Google App Engine

Using a Custom Domain

When you create a new application with Google App Engine, your app is served on the appspot.com domain. If you want your application to be served on a custom domain in addition to appspot.com, you can use a domain you already control or you can register a new one. If you prefer, you can serve your application on all subdomains in a given custom domain by using wildcard subdomain mapping.

Serving your app on a custom domain

To serve your app on a custom domain, you must first associate that domain with a Google Apps account. Follow these steps.

  1. Go to http://appengine.google.com and click the name of the application to see its dashboard. On the left, click Application Settings (in the Administration section).

  2. Click Add Domain.

  3. If you have a domain and it's already managed by Google Apps, enter the domain name in the Domain Name box and click Add Domain, then skip ahead to step 4 in this list. Please note the Google Apps Domain must be a primary domain or domain alias, secondary domains are not supported.

    Otherwise, click Sign up for Google Apps and continue with this step.

    Proceed through the Google Apps signup process, either using an existing domain name or registering a new one. When you have finished the Google Apps process, you'll reach the Google Apps dashboard. Next to the Service Settings heading, click Enable More Services. (If you don't see this link, your domain name payment might not be processed yet. Refresh the page periodically until the "Your domain is not yet ready" message goes away.)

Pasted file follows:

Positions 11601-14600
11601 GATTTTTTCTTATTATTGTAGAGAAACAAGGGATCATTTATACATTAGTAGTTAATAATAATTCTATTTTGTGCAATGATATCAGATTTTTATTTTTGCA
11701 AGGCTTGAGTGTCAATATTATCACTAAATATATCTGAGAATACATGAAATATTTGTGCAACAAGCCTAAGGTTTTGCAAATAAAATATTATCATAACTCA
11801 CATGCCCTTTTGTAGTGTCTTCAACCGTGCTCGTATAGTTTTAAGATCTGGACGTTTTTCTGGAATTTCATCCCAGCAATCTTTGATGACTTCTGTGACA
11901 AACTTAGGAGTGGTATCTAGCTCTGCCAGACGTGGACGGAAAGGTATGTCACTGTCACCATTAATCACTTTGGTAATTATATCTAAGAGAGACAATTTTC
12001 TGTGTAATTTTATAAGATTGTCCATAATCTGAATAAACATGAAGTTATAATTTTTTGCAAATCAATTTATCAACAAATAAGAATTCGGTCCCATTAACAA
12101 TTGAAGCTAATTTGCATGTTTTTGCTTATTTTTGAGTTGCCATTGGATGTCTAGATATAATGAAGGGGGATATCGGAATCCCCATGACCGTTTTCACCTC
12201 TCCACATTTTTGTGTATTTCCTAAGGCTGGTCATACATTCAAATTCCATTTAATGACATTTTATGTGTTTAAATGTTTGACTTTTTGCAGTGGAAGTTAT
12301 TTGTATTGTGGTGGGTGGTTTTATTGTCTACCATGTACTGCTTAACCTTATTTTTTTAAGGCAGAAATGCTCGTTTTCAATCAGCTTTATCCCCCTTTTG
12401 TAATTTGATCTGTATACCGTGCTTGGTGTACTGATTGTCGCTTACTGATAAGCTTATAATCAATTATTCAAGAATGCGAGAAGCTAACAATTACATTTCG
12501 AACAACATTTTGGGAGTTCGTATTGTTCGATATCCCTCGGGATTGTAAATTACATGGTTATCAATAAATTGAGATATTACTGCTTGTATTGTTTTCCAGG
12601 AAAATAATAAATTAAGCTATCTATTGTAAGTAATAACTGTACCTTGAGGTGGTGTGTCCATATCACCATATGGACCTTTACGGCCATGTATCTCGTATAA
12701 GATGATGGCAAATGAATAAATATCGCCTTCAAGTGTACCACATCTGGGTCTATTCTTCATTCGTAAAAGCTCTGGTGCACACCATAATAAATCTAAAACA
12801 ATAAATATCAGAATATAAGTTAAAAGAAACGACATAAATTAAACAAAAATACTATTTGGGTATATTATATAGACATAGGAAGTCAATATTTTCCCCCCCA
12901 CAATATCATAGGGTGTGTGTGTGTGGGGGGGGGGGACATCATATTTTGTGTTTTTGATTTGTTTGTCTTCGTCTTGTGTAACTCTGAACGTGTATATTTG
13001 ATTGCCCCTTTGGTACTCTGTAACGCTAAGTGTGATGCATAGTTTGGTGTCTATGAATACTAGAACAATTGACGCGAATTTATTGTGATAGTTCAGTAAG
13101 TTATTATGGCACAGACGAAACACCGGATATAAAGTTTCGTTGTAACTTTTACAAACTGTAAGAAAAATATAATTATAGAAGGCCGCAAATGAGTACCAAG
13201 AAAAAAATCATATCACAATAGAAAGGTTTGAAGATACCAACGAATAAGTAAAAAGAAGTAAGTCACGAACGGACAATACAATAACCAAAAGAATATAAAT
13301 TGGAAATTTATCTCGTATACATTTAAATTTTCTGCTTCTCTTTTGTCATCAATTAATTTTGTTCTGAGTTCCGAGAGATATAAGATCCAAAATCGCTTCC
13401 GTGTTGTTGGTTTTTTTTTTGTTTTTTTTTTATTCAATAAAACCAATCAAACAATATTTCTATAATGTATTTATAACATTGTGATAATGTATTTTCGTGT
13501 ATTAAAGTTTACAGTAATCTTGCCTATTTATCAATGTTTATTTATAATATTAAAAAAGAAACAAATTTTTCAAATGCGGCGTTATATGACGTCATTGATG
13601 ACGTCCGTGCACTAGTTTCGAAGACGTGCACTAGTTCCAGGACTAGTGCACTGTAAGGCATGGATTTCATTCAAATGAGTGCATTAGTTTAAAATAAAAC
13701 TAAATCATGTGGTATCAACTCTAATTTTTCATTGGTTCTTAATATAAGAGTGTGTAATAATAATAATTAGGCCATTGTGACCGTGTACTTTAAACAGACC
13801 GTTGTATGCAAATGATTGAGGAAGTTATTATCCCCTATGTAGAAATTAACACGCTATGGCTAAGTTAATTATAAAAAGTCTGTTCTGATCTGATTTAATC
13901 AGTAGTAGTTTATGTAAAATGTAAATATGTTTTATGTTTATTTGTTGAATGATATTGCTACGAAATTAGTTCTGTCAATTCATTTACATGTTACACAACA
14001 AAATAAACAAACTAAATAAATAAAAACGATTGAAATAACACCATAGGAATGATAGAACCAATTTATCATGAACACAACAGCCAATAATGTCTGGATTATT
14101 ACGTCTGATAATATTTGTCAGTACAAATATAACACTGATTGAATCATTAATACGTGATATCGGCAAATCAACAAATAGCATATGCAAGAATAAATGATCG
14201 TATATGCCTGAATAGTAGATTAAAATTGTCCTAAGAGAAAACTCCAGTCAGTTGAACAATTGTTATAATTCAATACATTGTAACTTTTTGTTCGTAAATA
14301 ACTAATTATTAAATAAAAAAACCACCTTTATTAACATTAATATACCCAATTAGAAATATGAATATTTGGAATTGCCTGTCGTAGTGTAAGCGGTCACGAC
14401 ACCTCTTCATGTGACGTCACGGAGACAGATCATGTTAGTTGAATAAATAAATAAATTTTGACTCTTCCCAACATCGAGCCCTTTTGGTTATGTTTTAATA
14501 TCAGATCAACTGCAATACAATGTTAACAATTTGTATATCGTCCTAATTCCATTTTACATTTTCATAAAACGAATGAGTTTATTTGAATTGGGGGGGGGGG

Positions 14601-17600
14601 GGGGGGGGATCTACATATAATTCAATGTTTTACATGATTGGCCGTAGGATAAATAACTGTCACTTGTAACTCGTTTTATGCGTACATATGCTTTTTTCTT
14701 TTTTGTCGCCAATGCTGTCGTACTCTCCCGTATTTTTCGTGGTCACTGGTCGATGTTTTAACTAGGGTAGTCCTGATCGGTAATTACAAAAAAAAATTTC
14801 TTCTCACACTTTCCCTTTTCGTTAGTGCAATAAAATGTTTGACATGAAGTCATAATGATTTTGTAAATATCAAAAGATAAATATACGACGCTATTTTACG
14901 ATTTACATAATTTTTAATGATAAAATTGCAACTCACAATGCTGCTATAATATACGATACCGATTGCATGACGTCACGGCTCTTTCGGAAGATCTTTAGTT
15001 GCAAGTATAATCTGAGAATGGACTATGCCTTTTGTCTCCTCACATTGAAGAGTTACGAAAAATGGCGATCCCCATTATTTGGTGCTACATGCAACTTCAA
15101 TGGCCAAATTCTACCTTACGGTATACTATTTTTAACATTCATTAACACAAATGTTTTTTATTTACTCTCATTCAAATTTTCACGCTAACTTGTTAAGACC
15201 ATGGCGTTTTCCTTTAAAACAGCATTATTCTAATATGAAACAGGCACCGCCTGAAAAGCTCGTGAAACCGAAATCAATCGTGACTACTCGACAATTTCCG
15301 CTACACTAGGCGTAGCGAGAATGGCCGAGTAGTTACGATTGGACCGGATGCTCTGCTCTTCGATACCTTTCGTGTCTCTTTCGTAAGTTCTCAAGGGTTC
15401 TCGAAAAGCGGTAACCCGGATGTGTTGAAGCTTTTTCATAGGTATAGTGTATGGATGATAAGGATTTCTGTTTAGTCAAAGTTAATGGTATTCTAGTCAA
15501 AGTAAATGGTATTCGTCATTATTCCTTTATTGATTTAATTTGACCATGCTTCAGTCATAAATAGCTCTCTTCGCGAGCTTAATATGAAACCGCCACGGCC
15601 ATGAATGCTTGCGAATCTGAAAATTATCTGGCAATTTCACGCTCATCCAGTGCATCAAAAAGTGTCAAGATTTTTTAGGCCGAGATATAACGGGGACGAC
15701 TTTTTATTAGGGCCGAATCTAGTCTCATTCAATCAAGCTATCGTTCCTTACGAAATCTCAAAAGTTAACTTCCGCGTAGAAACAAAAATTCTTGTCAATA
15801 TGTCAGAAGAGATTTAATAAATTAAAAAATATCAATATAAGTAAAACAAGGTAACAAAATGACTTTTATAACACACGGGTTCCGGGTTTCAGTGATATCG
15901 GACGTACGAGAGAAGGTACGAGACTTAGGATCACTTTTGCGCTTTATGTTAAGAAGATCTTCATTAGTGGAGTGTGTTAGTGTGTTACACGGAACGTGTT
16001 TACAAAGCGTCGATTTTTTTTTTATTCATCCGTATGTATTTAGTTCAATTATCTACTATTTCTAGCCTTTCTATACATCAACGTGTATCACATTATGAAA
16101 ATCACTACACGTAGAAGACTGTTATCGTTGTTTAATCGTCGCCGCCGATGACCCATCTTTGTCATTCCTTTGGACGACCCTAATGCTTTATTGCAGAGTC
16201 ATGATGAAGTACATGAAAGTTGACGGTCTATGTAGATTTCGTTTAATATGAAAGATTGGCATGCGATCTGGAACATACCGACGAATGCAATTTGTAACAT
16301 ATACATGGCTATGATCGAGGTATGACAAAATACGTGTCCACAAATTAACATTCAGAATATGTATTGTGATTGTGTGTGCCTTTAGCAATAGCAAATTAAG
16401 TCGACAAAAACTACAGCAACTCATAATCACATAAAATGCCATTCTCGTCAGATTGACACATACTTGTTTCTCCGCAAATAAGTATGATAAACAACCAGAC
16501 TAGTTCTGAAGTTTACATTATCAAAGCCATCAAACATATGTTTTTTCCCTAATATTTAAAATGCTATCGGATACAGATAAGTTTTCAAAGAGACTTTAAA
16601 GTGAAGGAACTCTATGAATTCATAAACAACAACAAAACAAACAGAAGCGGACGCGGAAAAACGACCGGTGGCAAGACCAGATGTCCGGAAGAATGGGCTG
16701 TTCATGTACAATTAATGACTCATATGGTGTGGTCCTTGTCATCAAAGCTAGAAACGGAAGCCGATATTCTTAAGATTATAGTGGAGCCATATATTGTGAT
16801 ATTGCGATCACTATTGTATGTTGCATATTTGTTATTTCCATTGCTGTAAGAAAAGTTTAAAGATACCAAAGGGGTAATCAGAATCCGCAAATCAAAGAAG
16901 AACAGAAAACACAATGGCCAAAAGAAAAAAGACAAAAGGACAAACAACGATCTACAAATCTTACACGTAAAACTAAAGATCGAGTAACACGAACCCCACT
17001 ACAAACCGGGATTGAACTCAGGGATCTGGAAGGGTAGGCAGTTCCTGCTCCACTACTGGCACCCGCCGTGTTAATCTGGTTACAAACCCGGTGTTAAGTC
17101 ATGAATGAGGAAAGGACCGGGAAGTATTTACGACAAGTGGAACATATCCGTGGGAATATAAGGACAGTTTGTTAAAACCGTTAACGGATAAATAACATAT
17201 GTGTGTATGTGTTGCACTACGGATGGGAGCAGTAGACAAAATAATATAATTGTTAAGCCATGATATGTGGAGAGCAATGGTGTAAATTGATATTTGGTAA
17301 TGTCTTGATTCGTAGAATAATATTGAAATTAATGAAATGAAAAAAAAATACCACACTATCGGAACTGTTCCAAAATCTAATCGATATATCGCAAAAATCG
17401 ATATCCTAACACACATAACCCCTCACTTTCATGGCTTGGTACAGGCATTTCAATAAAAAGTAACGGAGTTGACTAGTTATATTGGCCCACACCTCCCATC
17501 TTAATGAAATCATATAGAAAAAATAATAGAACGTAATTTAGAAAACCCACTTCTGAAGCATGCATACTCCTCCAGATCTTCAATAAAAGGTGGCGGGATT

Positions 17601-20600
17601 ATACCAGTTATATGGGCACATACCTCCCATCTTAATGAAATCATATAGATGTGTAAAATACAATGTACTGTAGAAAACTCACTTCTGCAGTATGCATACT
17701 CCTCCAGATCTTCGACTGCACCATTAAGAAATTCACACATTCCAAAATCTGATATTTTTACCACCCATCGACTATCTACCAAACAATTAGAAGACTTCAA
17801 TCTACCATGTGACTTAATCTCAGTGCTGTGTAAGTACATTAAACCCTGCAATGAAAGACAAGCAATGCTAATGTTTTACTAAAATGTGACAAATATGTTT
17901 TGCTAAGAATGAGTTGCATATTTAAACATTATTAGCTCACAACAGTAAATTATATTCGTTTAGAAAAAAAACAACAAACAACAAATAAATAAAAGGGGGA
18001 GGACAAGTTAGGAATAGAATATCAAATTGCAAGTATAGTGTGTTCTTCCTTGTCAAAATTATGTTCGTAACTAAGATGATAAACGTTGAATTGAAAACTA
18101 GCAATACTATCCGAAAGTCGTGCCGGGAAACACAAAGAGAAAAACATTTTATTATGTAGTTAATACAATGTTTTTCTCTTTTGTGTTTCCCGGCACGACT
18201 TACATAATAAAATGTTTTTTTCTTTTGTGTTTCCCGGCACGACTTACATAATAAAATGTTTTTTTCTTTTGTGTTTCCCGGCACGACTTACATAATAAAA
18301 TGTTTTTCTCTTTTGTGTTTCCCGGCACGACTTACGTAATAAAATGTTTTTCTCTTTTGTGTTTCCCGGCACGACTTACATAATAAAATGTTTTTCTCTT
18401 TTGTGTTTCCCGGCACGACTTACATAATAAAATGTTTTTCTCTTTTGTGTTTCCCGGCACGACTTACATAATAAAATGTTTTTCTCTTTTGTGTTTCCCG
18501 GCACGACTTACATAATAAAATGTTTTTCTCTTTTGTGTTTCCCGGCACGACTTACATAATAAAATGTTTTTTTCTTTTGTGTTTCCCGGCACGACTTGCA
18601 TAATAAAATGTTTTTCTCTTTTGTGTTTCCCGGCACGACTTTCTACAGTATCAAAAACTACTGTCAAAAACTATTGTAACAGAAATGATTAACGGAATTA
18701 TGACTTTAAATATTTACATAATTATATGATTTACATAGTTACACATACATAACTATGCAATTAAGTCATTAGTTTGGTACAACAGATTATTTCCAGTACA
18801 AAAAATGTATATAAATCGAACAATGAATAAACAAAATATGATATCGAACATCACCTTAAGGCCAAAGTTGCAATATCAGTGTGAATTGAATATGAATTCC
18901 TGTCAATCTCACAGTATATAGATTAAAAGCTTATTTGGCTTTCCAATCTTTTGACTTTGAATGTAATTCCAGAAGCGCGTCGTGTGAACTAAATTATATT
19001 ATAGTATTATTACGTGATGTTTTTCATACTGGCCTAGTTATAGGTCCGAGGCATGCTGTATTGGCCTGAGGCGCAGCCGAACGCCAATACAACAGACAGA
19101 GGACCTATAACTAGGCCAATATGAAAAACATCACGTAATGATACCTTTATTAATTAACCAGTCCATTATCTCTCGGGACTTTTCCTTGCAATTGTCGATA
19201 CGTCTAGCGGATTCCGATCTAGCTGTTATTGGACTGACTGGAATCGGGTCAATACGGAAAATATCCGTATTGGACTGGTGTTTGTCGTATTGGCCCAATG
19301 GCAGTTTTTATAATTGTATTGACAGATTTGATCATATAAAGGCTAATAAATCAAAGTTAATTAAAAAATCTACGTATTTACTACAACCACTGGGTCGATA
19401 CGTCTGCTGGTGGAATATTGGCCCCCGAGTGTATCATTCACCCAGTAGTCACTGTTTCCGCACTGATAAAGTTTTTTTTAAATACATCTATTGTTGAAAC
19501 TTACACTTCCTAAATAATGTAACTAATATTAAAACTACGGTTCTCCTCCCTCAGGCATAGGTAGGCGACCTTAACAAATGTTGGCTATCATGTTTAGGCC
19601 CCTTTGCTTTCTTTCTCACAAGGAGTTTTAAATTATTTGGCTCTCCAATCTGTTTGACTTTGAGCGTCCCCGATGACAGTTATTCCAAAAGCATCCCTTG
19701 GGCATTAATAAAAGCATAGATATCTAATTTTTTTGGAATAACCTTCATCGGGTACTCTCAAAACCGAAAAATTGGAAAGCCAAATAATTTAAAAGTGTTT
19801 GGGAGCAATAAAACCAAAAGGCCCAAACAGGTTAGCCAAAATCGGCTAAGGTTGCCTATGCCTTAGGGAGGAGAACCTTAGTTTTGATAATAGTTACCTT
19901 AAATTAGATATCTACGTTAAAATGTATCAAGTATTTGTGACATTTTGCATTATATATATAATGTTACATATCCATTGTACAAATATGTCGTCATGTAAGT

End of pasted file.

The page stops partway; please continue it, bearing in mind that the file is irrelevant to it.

Under Google App Engine, enter your app ID in the text box and click Add It Now.

  4. Read and accept the terms of service, then click Activate This Service.

  5. Click Add New URL.

    If you want to serve your app on the www subdomain, skip the rest of this step and continue with step 6 in this list.

    To serve your app on a single subdomain, type the subdomain name, such as testapp or mytest.testapp. (Note that your registered domain, such as example.com, and a preceding period are already entered on the page; don't type them.)

    To serve your app on all subdomains within a given higher-level subdomain, you can use wildcard subdomain mapping: enter an asterisk in place of the lowest-level name. For example, entering * will cause your app to be served on all subdomains within your registered domain. A wildcard subdomain allows you to serve different versions and backends of your application from different subdomains, as described in More about wildcard subdomain mapping.

    If a page appears containing instructions about changing a CNAME record, follow those instructions. The details of these instructions depend on your DNS provider (typically, this is the same as your domain registrar).

    Click Add, and you're done.

  6. (Instructions continue here if you're serving your app on the www subdomain.) Google Apps maps the www subdomain to Google Sites by default, so you must remove this mapping. Click Service Settings and choose Sites.